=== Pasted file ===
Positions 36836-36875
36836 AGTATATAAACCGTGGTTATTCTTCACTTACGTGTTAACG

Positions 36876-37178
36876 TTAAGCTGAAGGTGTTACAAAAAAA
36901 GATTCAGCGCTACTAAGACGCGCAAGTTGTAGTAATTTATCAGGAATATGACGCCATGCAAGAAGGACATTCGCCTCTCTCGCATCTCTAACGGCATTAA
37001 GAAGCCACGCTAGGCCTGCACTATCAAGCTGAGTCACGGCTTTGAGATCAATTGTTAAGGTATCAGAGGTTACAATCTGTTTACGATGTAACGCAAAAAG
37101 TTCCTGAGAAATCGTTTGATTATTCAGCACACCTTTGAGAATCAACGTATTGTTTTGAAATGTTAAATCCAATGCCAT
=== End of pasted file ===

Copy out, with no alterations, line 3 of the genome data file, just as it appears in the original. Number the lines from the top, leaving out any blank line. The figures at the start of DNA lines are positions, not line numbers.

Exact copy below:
Positions 36876-37178